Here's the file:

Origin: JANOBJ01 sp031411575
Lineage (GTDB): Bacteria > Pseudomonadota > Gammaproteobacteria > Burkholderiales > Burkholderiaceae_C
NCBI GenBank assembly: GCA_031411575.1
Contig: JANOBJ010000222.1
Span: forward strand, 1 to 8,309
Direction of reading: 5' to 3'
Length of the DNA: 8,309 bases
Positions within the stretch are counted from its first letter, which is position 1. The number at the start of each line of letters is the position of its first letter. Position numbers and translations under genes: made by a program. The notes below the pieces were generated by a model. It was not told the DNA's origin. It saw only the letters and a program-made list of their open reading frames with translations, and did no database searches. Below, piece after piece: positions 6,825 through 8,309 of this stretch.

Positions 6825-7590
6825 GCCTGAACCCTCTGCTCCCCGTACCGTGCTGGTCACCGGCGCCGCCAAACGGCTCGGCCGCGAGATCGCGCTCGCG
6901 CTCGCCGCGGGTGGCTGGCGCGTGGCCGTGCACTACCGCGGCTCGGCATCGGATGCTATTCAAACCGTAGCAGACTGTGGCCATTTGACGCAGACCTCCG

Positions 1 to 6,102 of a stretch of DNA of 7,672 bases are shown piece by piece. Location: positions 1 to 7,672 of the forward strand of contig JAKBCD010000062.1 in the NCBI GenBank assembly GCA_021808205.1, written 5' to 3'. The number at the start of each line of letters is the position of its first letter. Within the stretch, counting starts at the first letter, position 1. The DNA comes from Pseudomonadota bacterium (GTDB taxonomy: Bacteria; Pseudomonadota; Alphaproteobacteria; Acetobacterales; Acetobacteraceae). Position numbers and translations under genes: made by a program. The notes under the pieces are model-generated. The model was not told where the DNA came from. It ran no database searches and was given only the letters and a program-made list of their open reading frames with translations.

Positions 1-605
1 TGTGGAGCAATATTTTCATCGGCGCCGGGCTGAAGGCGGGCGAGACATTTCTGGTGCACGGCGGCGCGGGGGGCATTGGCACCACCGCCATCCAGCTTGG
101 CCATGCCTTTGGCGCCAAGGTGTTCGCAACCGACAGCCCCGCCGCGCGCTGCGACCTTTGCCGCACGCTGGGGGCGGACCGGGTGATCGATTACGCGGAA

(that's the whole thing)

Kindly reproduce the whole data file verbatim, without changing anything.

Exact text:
Origin: JANOBJ01 sp031411575
Lineage (GTDB): Bacteria > Pseudomonadota > Gammaproteobacteria > Burkholderiales > Burkholderiaceae_C
NCBI GenBank assembly: GCA_031411575.1
Contig: JANOBJ010000222.1
Span: forward strand, 1 to 8,309
Direction of reading: 5' to 3'
Length of the DNA: 8,309 bases
Positions within the stretch are counted from its first letter, which is position 1. The number at the start of each line of letters is the position of its first letter. Position numbers and translations under genes: made by a program. The notes below the pieces were generated by a model. It was not told the DNA's origin. It saw only the letters and a program-made list of their open reading frames with translations, and did no database searches. Below, piece after piece: positions 6,825 through 8,309 of this stretch.

Positions 6825-7590
6825 GCCTGAACCCTCTGCTCCCCGTACCGTGCTGGTCACCGGCGCCGCCAAACGGCTCGGCCGCGAGATCGCGCTCGCG
6901 CTCGCCGCGGGTGGCTGGCGCGTGGCCGTGCACTACCGCGGCTCGGCATCGGATGCTATTCAAACCGTAGCAGACTGTGGCCATTTGACGCAGACCTCCG

Positions 1 to 6,102 of a stretch of DNA of 7,672 bases are shown piece by piece. Location: positions 1 to 7,672 of the forward strand of contig JAKBCD010000062.1 in the NCBI GenBank assembly GCA_021808205.1, written 5' to 3'. The number at the start of each line of letters is the position of its first letter. Within the stretch, counting starts at the first letter, position 1. The DNA comes from Pseudomonadota bacterium (GTDB taxonomy: Bacteria; Pseudomonadota; Alphaproteobacteria; Acetobacterales; Acetobacteraceae). Position numbers and translations under genes: made by a program. The notes under the pieces are model-generated. The model was not told where the DNA came from. It ran no database searches and was given only the letters and a program-made list of their open reading frames with translations.

Positions 1-605
1 TGTGGAGCAATATTTTCATCGGCGCCGGGCTGAAGGCGGGCGAGACATTTCTGGTGCACGGCGGCGCGGGGGGCATTGGCACCACCGCCATCCAGCTTGG
101 CCATGCCTTTGGCGCCAAGGTGTTCGCAACCGACAGCCCCGCCGCGCGCTGCGACCTTTGCCGCACGCTGGGGGCGGACCGGGTGATCGATTACGCGGAA